Friday, July 31, 2009

Hoffman-Kensington Patriot all-school reunion is THIS weekend! (click on ad below to enlarge)

The Curbs are completed on Hoffman's Main Street - Just in time for the Hoffman-Kensington Patriots reunion

(Video clip at the bottom of this post)

Barber Myron Thompson starting at Main Street Styles in downtown Hoffman on August 3rd

(click to enlarge)

Senator Klobuchar Announces Additional Help for Minnesota’s Dairy Farmers

Says price support measure will immediately help family dairy farms

Washington, D.C. – Continuing her efforts to help Minnesota’s dairy farmers struggling with plummeting dairy prices, U.S. Senator Amy Klobuchar announced today that the U.S. Department of Agriculture will increase the amount paid for dairy products through the Dairy Product Price Support Program. Klobuchar and House Agriculture Chairman Collin Peterson have long pushed for this change.

Two days ago, Klobuchar and other dairy state Senators met with Agriculture Secretary Tom Vilsack to push for the change. Earlier this month, Klobuchar and other Senators, including Pat Leahy (D-VT) and Herb Kohl (D-WI), also wrote to Secretary Vilsack calling for the temporary boost to the federal price support program.

“Across Minnesota, dairy farmers have been stung by rising production costs and falling product prices,” said Klobuchar. “Today’s announcement of immediate relief for dairy farmers will help them during this crisis by providing targeted support to help stabilize prices. Along with Agriculture Chairman Collin Peterson I will continue to advocate for Minnesota’s dairy farmers during these difficult times.”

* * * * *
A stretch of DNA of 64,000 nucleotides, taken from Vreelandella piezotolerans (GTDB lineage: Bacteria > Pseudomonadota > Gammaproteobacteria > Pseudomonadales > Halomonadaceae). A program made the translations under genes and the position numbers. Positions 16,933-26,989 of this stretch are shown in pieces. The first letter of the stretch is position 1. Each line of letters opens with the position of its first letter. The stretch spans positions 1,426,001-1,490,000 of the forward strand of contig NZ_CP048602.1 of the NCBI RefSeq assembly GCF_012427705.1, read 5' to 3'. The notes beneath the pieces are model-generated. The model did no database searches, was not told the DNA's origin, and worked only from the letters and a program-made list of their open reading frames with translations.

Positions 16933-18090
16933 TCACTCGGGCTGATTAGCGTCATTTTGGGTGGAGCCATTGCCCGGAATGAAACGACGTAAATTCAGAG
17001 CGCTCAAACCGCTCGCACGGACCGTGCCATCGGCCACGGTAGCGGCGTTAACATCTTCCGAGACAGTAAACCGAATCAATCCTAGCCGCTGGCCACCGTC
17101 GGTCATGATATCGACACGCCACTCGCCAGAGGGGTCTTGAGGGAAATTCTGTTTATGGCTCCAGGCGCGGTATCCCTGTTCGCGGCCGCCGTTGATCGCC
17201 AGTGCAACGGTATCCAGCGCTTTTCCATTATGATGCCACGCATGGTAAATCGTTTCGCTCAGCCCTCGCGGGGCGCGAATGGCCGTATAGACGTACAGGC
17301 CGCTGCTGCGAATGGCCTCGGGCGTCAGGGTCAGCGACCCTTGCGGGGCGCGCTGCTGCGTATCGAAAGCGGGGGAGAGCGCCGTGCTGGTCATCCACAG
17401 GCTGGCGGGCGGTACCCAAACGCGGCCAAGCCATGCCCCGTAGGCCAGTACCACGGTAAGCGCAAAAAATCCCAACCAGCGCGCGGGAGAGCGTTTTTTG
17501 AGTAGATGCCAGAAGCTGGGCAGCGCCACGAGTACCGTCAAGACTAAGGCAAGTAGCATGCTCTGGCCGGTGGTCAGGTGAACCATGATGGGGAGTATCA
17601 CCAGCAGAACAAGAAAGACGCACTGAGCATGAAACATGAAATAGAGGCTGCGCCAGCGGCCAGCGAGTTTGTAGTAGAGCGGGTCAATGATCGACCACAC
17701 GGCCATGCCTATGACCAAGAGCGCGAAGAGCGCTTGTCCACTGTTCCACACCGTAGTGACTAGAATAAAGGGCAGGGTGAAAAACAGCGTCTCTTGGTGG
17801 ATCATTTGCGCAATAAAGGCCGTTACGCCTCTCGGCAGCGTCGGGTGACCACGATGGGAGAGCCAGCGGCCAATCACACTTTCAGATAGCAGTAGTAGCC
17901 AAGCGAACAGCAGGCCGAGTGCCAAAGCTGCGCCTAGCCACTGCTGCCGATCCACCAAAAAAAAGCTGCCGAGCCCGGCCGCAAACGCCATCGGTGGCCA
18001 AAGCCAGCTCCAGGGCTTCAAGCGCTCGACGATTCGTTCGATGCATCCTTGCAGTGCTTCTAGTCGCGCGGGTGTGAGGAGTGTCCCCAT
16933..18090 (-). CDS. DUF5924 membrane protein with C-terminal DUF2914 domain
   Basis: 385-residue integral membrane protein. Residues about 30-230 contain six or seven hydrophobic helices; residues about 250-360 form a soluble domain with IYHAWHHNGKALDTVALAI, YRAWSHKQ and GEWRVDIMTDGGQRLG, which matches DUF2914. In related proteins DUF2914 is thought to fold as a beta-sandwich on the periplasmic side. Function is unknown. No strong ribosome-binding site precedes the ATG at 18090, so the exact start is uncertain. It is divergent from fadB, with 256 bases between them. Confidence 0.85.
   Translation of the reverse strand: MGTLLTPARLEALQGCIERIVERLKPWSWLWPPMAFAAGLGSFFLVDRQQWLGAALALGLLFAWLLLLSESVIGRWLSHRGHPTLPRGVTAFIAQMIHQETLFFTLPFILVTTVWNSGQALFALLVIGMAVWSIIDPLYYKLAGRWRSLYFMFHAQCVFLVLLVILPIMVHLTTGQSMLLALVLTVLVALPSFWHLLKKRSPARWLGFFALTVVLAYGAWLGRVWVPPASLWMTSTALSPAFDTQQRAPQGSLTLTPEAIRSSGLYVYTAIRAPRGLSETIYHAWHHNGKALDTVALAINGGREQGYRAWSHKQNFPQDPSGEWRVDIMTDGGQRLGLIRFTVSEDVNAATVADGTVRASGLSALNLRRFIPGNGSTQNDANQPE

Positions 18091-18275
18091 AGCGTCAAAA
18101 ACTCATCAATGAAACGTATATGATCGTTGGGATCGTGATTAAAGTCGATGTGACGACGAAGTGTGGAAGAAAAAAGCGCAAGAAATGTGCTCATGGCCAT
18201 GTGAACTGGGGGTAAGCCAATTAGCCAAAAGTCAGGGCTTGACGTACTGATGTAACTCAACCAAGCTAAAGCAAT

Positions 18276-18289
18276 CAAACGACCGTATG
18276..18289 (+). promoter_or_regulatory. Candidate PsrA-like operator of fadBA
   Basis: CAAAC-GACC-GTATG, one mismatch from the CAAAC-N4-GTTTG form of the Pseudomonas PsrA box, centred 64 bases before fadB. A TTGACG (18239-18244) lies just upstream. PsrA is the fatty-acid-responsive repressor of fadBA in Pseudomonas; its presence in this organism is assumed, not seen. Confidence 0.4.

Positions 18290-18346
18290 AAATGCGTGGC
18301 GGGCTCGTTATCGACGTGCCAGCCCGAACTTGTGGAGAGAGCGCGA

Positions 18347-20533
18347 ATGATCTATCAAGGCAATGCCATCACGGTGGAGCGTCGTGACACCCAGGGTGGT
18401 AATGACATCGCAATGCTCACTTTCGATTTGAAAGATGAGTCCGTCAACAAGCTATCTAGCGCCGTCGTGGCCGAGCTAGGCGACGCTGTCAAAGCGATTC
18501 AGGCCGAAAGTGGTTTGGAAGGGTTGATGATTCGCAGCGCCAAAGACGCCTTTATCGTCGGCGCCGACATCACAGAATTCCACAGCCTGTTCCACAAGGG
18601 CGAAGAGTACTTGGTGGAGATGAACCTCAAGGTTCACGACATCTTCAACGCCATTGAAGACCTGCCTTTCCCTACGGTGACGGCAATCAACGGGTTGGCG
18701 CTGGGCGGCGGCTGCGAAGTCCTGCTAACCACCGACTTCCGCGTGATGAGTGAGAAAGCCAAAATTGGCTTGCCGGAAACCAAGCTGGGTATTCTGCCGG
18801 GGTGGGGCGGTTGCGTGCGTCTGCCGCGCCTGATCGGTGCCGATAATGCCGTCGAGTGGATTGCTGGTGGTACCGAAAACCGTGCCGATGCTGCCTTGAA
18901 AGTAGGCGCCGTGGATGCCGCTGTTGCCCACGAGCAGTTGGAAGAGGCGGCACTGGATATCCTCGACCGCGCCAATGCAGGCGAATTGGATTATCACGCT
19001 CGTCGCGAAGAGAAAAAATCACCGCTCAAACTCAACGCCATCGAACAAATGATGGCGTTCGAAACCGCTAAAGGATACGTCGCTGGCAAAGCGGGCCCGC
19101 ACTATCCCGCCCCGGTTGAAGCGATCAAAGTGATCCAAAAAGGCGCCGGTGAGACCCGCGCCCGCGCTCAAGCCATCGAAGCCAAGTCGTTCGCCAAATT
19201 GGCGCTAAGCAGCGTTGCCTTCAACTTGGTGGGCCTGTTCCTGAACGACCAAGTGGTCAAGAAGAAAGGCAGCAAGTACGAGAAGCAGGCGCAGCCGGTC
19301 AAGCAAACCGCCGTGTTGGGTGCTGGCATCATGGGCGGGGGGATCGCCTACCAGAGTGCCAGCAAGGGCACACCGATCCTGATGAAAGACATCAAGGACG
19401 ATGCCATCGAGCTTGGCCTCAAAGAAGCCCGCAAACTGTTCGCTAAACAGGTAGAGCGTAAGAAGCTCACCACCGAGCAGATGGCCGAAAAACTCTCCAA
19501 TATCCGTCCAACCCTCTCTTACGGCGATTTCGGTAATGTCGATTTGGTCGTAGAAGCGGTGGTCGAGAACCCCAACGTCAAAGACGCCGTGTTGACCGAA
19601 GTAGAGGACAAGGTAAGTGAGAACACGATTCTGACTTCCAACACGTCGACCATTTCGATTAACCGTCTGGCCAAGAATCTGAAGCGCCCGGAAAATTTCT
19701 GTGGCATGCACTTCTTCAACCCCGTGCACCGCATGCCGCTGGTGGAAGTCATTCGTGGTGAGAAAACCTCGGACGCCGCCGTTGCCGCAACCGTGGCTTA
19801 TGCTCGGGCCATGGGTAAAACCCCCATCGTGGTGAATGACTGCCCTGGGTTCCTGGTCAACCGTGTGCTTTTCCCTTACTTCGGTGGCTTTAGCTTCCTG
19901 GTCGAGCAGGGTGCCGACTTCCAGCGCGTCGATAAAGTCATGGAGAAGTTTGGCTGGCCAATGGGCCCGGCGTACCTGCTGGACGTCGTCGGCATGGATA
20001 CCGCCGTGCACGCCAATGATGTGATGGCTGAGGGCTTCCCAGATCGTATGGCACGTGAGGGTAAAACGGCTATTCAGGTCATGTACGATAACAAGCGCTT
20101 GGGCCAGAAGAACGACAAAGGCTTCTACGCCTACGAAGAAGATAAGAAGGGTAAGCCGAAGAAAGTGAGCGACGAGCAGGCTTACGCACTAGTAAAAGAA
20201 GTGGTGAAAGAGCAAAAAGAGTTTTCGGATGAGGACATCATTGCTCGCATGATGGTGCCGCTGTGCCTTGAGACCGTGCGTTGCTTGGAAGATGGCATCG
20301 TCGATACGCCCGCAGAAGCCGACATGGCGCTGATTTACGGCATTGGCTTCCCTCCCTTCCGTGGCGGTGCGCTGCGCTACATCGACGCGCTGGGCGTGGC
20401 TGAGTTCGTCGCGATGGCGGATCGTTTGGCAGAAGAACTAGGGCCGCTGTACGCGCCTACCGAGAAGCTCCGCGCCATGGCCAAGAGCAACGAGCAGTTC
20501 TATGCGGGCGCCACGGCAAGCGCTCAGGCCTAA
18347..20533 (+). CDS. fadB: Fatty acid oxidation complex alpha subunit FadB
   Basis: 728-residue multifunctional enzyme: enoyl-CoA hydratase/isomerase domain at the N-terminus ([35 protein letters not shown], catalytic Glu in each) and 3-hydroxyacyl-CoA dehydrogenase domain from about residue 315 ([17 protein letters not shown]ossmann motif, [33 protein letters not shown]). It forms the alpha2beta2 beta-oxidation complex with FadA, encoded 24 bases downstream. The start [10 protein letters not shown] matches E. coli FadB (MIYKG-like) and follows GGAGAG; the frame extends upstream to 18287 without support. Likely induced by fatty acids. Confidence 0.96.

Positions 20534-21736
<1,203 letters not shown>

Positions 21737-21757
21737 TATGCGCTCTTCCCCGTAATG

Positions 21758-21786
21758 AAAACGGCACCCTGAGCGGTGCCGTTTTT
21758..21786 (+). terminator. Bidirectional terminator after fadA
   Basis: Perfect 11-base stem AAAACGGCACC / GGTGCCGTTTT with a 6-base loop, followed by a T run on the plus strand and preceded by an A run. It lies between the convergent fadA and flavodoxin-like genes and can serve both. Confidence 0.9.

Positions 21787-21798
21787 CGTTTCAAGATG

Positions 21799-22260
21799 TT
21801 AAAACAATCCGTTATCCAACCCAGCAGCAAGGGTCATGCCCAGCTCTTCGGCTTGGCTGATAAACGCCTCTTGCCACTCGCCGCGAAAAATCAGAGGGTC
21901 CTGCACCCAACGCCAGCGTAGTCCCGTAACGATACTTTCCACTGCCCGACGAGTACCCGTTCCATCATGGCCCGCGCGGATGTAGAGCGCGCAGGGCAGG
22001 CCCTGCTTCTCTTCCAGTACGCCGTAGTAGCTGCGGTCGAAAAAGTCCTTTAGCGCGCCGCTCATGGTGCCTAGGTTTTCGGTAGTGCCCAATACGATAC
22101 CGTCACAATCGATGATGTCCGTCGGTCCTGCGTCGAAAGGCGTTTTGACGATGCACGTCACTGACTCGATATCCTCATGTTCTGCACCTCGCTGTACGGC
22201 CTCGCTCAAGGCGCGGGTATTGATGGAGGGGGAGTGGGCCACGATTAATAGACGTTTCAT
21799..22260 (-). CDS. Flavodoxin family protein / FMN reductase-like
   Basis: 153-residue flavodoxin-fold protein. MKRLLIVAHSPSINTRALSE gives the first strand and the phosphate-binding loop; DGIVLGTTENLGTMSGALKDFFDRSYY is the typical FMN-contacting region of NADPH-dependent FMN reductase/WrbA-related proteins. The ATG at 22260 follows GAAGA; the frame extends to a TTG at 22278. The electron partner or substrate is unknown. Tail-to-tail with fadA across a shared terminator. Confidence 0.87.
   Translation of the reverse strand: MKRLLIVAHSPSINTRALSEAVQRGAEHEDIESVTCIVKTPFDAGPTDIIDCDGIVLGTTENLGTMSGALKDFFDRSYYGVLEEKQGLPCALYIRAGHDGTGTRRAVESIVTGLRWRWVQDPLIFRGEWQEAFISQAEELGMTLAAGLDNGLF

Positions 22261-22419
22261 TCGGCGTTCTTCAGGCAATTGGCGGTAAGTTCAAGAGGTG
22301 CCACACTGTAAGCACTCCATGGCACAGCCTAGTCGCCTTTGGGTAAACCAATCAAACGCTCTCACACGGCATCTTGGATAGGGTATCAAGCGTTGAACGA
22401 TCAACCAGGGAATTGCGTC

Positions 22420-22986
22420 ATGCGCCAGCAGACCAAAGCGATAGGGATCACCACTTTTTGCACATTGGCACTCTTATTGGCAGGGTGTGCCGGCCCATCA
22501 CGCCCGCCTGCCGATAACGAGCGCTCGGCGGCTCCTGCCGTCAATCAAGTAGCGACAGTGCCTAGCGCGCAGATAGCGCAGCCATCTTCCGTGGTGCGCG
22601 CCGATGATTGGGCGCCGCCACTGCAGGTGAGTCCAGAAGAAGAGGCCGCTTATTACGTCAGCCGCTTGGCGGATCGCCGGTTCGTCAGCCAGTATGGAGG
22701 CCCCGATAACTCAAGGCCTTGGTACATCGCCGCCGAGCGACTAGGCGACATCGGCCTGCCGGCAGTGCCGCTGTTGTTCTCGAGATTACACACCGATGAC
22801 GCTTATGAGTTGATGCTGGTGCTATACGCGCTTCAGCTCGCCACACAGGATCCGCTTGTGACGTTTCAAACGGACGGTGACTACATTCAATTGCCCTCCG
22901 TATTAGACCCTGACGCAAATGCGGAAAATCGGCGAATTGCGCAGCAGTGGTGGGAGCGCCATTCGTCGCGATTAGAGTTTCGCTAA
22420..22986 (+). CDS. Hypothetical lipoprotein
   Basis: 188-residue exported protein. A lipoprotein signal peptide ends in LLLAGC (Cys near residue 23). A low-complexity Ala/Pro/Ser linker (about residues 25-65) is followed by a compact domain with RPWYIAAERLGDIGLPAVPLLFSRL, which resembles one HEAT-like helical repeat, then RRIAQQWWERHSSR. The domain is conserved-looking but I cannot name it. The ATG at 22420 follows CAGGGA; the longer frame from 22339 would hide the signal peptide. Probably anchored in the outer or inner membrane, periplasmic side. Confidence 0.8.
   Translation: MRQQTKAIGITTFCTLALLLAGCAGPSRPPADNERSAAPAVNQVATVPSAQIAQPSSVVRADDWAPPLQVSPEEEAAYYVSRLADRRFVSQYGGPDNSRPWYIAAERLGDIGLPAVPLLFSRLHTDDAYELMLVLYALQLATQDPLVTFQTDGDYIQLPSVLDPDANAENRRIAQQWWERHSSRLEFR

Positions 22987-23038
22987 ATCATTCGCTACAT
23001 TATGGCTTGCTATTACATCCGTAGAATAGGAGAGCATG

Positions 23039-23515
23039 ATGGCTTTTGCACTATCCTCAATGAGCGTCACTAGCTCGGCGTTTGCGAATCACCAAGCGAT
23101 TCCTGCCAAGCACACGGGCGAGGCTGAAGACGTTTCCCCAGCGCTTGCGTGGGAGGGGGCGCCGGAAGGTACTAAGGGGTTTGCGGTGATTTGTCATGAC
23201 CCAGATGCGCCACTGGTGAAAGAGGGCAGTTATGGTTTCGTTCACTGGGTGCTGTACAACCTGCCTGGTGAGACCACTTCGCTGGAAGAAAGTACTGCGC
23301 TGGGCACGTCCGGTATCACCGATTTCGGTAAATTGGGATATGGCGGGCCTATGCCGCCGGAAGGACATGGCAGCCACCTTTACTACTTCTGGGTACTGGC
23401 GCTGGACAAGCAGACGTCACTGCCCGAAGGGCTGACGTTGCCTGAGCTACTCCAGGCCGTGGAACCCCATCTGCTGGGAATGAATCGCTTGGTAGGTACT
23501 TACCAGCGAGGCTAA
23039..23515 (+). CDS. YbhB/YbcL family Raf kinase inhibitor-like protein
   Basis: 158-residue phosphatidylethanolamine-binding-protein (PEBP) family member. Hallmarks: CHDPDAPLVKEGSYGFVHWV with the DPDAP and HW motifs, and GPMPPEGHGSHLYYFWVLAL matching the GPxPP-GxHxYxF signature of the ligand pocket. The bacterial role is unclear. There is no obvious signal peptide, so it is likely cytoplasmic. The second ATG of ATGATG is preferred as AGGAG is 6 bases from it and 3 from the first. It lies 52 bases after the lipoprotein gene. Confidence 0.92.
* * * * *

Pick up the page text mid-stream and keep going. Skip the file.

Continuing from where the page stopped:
According to the Department of Agriculture, the federal price supports will be in effect from August 2009 through October 2009, increasing farmers’ revenue by $243 million and giving dairy farmers immediate relief from low dairy prices.

The increase announced today will raise the price paid for nonfat dry milk from $0.80 per pound to $0.92 per pound, the price paid for cheddar blocks from $1.13 per pound to $1.31 per pound, and the price of cheddar barrels from $1.10 per pound to $1.28 per pound.

The Department of Agriculture estimates that today’s announcement is expected to increase the all milk price received by dairy producers. The increase will result in the government purchase of an additional 150 million pounds of non-fat dry milk (NDM) and an additional 75 million pounds of cheese.

Over the last several months, Klobuchar has successfully pushed for several measures to assist dairy farmers.

In February, she joined with other Senators to send a letter to Secretary Vilsack asking him to take action to help stabilize prices and protect Minnesota’s farmers from the rapidly declining milk prices. Then, at a White House Middle-Class Task Force meeting in St. Cloud in March, Klobuchar strongly urged the Agriculture Secretary to provide help to Minnesota dairy farmers as soon as possible. Shortly after the meeting, Klobuchar announced that the Department of Agriculture would create a program to purchase dairy products from the market and provide them to food shelf programs in order to stabilize prices and boost demand, effectively leveling the playing field for U.S. dairy producers.